'Who is on your health-care team?' Asking individuals with heart failure about care team membership and roles.

    loading  Checking for direct PDF access through Ovid

Abstract

BACKGROUND

Complex, chronically ill patients require interprofessional teams to address their multiple health needs; heart failure (HF) is an iconic example of this growing problem. While patients are the common denominator in interprofessional care teams, patients have not explicitly informed our understanding of team composition and function. Their perspectives are crucial for improving quality, patient-centred care.

OBJECTIVES

To explore how individuals with HF conceptualize their care team, and perceive team members' roles.

SETTING AND PARTICIPANTS

Individuals with advanced HF were recruited from five cities in three Canadian provinces.

DESIGN

Individuals were asked to identify their HF care team during semi-structured interviews. Team members' titles and roles, quotes pertaining to team composition and function, and frailty criteria were extracted and analysed using descriptive statistics and content analysis.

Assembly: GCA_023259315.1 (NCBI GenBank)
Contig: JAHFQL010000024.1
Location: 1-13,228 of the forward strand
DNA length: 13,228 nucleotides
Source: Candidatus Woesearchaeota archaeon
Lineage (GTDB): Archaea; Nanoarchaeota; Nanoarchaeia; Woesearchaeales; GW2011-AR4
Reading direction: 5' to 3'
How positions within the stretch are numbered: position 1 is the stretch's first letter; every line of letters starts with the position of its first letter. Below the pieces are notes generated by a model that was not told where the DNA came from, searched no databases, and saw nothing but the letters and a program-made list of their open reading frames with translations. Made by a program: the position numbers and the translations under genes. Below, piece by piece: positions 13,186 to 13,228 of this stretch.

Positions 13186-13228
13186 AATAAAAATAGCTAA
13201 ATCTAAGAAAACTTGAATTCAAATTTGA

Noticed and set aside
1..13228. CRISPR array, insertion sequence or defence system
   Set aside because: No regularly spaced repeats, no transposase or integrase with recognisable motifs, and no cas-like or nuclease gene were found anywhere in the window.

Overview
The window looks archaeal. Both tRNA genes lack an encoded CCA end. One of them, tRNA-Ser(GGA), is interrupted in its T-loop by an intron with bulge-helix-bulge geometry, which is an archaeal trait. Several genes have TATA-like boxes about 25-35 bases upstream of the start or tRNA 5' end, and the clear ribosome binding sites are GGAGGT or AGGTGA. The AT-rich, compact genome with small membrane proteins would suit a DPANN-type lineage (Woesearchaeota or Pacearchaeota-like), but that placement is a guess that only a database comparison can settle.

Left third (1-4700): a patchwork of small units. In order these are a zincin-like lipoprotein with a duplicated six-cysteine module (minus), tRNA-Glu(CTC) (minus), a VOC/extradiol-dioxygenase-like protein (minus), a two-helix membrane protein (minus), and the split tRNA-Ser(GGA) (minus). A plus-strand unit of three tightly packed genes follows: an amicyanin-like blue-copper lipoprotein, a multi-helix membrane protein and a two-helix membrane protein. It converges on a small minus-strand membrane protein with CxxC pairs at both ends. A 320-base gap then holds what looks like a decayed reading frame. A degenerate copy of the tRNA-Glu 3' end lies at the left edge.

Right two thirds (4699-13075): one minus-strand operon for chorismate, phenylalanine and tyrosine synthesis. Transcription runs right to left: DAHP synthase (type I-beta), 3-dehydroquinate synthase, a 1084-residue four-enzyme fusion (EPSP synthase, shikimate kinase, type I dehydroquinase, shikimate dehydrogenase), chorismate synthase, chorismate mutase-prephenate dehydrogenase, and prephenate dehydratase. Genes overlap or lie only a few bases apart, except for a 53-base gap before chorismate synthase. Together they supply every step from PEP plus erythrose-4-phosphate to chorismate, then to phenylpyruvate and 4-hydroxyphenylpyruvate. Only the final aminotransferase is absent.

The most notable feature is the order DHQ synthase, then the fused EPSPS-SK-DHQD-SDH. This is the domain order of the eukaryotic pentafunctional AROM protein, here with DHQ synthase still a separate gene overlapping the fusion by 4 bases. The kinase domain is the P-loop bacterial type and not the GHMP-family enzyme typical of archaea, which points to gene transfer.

RESULTS

A total of 62 individuals with HF identified 2-19 team members. Caregivers, nurses, family physicians and cardiologists were frequently identified; teams also included dentists, foot care specialists, drivers, housekeepers and spiritual advisors. Most individuals met frailty criteria and described participating in self-management.

DISCUSSION

Individuals with HF perceived being active participants, not passive recipients, of care. They identified teams that were larger and more diverse than traditional biomedical conceptualizations. However, the nature and importance of team members' roles varied according to needs, relationships and context. Patients' degree of agency was negotiated within this context, causing multiple, sometimes conflicting, responses.

CONCLUSION

Ignoring the patient's role on the care team may contribute to fragmented care. However, understanding the team through the patient's lens - and collaborating meaningfully among identified team members - may improve health-care delivery.

Related Topics

    loading  Loading Related Articles